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United States Department of Agriculture

Agricultural Research Service

Research Project: DEVELOPMENT OF ALTERNATIVE PRACTICES FOR IMPROVED WATERSHED MANAGEMENT

Location: Cropping Systems and Water Quality Research

Title: Modeling of Escherichia coli fluxes on a catchment and the impact on coastal water and shellfish quality

Authors
item Bougeard, Morgane -
item Le Saux, Jean-Claude -
item Perenne, Nicolas -
item Baffaut, Claire
item Robin, Marc -
item Pommepuy, Monique -

Submitted to: Journal of the American Water Resources Association
Publication Type: Peer Reviewed Journal
Publication Acceptance Date: December 13, 2010
Publication Date: April 1, 2011
Citation: Bougeard, M., Le Saux, J., Perenne, N., Baffaut, C., Robin, M., Pommepuy, M. 2011. Modeling of Escherichia coli fluxes on a catchment and the impact on coastal water and shellfish quality. Journal of the American Water Resources Association. 47(2):350-366.

Interpretive Summary: Sea water bacterial contamination in an estuary is affected by tides, wind, and movement of bacteria in streams draining the nearby land catchment. These factors can be accounted for with models. However, current models devoted to coastal areas only take into account dilution and dispersion and little has been done to consider the possible influence of inputs from the catchment. The introduction of daily loadings directly linked with meteorological data and anthropogenic inputs into a coastal model represents a new approach. We coupled an upstream catchment model with a coastal model of the Daoulas’ catchment and estuary, Brittany, France, to estimate daily variations in bacteria loadings caused by manure spreading and wastewater treatment plant discharge and to assess how they affected coastal water and shellfish quality. Input parameters representing the current land use, management practices, and discharges were determined. The daily simulated E. coli loadings were then introduced in the coastal model to calculate E. coli concentrations in estuarine water and in shellfish. Results were validated using stream measurements and a large database of shellfish quality. Two scenarios evaluated the effect of agricultural practices on river and shellfish quality and on the regulatory classification of swimming and shellfish growing areas. The results indicated the rapid and large fluctuations in E. coli movement from the watershed caused by rainfall events, increasing 1000x in less than 24 hours. Seawater quality degraded within one to two days after a rainfall event. The effects of rainfall and agricultural practices were greater but comparable to tidal effects on shellfish and seawater quality. After additional validation, these models could be efficient tools to test different management scenarios and evaluate their impact on coastal water quality. Resource managers, fisheries, and regulatory agencies who manage coastal areas would benefit from this integrated approach that relates estuarine water and shellfish quality to weather conditions and activities in the catchment.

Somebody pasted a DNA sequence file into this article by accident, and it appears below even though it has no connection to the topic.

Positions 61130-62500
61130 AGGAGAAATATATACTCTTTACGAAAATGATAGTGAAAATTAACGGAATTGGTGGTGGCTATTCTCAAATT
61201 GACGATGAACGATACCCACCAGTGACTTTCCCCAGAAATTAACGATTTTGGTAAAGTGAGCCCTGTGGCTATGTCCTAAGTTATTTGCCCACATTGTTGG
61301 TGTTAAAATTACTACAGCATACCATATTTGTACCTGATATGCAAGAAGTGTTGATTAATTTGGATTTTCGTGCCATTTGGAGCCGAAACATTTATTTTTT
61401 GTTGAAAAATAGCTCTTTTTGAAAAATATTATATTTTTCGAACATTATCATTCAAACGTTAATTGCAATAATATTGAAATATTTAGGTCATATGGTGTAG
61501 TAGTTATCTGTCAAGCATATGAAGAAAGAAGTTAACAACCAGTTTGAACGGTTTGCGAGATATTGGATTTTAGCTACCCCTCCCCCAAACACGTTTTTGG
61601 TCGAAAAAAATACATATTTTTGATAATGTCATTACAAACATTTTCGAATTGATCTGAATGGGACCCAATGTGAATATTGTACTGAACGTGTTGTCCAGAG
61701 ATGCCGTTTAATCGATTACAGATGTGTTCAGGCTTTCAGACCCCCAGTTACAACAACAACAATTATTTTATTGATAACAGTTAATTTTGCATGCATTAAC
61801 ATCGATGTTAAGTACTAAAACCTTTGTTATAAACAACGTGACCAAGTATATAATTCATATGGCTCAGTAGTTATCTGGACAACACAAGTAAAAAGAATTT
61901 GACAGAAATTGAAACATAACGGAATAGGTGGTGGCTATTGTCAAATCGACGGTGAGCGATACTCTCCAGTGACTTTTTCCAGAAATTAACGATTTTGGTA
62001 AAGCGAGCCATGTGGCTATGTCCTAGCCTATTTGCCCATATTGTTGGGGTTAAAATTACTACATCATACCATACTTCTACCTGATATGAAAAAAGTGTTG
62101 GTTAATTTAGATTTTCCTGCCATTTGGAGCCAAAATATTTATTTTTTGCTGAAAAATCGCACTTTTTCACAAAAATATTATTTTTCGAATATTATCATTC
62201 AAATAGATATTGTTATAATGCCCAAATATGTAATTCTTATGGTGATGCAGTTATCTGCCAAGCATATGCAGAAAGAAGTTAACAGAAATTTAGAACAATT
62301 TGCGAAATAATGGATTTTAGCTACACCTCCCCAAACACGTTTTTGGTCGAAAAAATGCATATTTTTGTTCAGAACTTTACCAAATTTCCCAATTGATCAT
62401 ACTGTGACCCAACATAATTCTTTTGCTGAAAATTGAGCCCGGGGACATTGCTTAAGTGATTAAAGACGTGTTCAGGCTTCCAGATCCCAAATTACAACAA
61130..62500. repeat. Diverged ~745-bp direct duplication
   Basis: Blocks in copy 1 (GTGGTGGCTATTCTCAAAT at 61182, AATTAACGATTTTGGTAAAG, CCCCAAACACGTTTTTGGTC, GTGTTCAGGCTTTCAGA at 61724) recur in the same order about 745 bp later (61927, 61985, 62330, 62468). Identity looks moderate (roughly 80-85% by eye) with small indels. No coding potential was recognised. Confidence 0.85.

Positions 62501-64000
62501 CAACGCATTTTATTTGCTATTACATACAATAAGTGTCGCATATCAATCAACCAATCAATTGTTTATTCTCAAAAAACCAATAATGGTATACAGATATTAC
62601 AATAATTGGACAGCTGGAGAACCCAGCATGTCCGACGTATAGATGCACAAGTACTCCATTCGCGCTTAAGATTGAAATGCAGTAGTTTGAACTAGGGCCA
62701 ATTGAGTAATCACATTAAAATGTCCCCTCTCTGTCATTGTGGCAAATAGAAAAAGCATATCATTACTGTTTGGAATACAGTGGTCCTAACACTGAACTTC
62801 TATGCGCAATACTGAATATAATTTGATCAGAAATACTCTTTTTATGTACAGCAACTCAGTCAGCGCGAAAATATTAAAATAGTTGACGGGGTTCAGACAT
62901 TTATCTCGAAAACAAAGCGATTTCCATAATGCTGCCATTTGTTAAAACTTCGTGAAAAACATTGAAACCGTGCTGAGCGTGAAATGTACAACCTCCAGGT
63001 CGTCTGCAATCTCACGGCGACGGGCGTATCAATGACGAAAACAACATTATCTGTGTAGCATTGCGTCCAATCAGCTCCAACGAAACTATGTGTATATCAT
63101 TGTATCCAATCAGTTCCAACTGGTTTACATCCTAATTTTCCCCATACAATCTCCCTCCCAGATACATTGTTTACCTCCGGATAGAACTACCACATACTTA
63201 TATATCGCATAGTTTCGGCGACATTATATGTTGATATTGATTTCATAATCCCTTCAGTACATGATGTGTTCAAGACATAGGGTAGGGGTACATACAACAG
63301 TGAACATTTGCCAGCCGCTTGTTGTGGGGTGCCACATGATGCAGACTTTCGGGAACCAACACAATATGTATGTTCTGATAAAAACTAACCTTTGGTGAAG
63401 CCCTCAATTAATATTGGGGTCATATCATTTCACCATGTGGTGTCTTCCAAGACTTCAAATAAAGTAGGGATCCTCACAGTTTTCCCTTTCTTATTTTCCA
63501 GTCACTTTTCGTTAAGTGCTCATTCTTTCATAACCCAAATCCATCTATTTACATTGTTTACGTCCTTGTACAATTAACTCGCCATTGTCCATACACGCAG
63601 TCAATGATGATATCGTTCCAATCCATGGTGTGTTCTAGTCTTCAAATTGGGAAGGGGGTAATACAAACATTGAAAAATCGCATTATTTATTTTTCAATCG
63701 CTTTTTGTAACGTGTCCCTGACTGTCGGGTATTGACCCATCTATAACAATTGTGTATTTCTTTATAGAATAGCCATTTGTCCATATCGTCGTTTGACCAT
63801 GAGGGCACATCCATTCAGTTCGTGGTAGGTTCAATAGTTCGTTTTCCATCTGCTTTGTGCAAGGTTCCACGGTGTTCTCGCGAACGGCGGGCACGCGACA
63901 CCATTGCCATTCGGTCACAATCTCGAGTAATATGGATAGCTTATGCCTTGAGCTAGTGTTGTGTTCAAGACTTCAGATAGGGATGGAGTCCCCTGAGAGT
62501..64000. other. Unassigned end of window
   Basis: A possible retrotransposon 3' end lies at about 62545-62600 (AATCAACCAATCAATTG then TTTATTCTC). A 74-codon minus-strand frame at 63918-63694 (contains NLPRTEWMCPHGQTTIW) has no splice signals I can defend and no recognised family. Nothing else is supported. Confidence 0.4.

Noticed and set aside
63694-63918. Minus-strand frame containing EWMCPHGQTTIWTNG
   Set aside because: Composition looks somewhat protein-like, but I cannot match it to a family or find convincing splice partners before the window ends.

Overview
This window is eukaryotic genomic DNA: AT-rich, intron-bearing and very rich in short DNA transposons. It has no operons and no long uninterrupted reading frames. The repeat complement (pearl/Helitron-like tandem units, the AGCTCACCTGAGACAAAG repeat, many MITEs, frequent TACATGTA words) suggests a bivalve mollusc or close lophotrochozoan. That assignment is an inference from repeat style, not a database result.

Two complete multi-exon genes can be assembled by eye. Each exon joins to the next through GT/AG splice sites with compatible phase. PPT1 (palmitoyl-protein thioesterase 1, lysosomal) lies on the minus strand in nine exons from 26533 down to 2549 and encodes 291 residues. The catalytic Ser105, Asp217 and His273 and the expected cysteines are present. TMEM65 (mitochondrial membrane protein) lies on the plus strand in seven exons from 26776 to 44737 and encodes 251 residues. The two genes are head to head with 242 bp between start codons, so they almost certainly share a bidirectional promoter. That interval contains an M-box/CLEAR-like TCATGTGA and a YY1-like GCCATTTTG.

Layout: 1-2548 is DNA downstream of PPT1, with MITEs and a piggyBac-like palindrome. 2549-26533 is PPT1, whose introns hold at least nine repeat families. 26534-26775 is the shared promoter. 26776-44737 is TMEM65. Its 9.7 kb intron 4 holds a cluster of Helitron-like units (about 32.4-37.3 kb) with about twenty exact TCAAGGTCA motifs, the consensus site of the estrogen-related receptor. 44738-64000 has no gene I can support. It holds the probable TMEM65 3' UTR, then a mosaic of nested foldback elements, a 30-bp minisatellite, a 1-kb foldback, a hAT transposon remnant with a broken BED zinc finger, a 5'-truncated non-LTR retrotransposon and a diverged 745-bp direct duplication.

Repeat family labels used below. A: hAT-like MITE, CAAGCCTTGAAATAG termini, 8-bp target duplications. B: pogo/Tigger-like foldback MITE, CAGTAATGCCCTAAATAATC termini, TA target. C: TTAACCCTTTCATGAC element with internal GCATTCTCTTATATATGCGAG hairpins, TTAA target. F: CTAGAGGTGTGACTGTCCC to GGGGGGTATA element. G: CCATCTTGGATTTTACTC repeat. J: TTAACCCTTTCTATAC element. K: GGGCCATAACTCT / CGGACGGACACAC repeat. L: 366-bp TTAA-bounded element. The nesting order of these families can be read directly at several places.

Technical Abstract: We coupled the Soil and Water Assessment Tool (SWAT) with a hydrodynamic model in the Daoulas’ catchment and estuary to estimate daily variations in Escherichia coli fluxes due to catchment activities (manure spreading and wastewater treatment plants discharge) and to assess their impact on coastal water and shellfish quality. SWAT input parameters representing the current land use, management practices and discharges were determined based on seven years of continuous flow data and one year of weekly water quality measurements. Results indicate that simulated flow agree with measured values (calibration: r² = 0.84, Ens= 0.79 – validation: r²=0.84, Ens=0.82). E. coli concentrations in the river were calibrated on the basis on their frequency of occurrence (r²=0.99). The daily simulated E. coli fluxes were then introduced in the MARS 2D hydrodynamic model to calculate E. coli concentrations in estuarine water and in shellfish. A large database from a network survey of shellfish quality demonstrated the efficiency of the modeling in term of E. coli frequency curves (r²=0.89). Two scenarios evaluated the effect of agricultural practices on river and shellfish quality and on the classification of bathing and shellfish growing areas. The introduction of daily fluxes data directly linked with meteorological data and anthropogenic inputs into a hydrodynamic model represents a new interesting approach. The results indicated the rapid and large fluctuations in E. coli fluxes from the watershed (reaching 3 orders of magnitude in less than 24 hours) associated with rainfall events. Response time in terms of seawater quality degradation ranged from one to two days after a rainfall event. The effect of rainfall and agricultural practices was found to be significant compared with tidal effects on shellfish and seawater quality. After additional validation, these models could be efficient tools to test different management scenarios and evaluate their impact on coastal water quality.

Last Modified: 10/1/2014
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